Settlement reached in LG&E rate case:

April 19, 2021

No monthly fixed charge increases for residential ratepayers, company receives 63% of request, and lighting agreement finally allows Louisville Metro to convert all Metro street lights to LED

Jefferson County Attorney represents Louisville Metro in settlement that still requires review and approval by Kentucky Public Service Commission

Louisville Metro Government has agreed in principle to a settlement that would significantly reduce a proposed utility rate increase by Louisville Gas & Electric (LG&E).  LG&E initially requested a revenue increase of $161.1 million for gas and electric. The stipulation entered into by all the parties to the case lowered that revenue requirement by nearly $60 million to $101.5 million, a decrease of 37%.  Most importantly, LG&E agreed to no increase in the fixed customer charge, the amount customers pay regardless of how much energy they use.  LG&E also agreed to a four-year “stay out” provision, which means that another rate increase cannot be implemented before July 1, 2025. 

The stipulation keeps the residential rate increase for both electric and gas customers nearly identical to the system average.  For LG&E electric customers, this is an average increase of 7% and for gas customers, an increase of 6.4%.  LG&E is proposing an Economic Relief Surcredit Adjustment Clause, which will lower the rate impact during the first year of the increase. Because of this credit, the increase will only be 4.1% for electric and 5.9% for gas for the first year.

LG&E proposed a more than $6.00 per month increase to the basic service charge but has agreed to remove that as part of this agreement.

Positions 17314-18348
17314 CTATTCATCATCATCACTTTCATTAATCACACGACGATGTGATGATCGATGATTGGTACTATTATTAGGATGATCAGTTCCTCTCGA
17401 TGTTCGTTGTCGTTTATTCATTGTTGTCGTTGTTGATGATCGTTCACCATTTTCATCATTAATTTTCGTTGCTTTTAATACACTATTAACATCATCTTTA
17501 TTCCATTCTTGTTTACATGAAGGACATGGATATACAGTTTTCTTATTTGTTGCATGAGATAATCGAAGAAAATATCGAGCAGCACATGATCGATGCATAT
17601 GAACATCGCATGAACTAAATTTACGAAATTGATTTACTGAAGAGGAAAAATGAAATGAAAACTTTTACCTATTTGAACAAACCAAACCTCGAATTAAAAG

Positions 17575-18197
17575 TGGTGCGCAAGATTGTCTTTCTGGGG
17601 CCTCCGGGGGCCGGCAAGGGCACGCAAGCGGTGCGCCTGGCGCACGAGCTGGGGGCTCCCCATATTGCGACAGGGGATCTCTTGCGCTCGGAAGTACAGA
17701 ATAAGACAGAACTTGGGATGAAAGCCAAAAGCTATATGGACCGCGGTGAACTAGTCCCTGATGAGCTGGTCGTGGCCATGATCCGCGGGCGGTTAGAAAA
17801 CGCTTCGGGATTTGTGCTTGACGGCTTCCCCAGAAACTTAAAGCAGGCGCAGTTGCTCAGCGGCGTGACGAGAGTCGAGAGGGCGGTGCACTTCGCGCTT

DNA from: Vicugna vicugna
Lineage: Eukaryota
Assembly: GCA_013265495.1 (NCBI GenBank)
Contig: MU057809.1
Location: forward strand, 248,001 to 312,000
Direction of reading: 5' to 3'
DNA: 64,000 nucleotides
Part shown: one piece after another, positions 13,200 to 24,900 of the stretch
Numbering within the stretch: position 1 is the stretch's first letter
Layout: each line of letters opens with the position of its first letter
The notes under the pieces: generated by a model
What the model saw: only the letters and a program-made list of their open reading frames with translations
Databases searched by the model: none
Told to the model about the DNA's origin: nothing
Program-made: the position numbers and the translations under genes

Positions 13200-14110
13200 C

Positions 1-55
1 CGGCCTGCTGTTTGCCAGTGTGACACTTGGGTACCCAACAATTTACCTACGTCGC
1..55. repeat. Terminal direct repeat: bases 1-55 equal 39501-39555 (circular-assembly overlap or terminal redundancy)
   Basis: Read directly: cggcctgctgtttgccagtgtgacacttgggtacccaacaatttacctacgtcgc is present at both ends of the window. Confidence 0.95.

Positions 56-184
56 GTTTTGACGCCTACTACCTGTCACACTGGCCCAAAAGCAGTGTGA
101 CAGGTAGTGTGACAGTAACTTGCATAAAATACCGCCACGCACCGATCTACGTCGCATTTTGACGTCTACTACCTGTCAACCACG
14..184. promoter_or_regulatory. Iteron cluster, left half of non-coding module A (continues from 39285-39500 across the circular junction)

“Preventing an increase in the fixed customer charge was a clear message we heard from our citizens and city officials,” O’Connell said. “This agreement delivers a win for everyone in Jefferson County as no residential customers will see an increase in their minimum monthly charge. The four year “stay out” provision also allows our businesses to budget their energy expenses, still among the lowest in the nation, over multiple fiscal years. I hope that the PSC views this stipulation as fair, just, and reasonable and ultimately approves it.”

The settlement agreement’s effect on Metro’s streetlight program is profound.  After years of trying to convert all the city’s old High Intensity Discharge (HID) fixtures to cheaper, more efficient, and environmentally sound Light Emitting Diode (LED) lights, this settlement allows Metro to meet its goal.  In the past, the cost for LG&E to convert these fixtures was $7.37 per fixture per month for 60 months.  During this proceeding, LG&E introduced a one-time conversion fee of $277.29.  At Louisville Metro’s request during the settlement negotiations, LG&E has agreed to lower this one-time fee to $260.

This lower conversion fee, combined with the stipulation’s lowering of the lighting rate increase from 12% to 3.65%, will allow Louisville Metro to convert every streetlight that Metro currently pays for to LED lights within five years, contingent upon the ability to work with LG&E to hire the contractors and staff necessary for such a massive project.  This major undertaking of converting nearly 22,000 streetlights from HID to LED can now be done for less per year than Metro currently pays for streetlights.  At the end of this conversion process, Metro will be saving nearly $1.6 million per year on streetlights while the community benefits from environmentally friendly and efficient lighting. LG&E has agreed to work with Louisville Metro’s Department of Public Works on a plan to implement this in a timely fashion.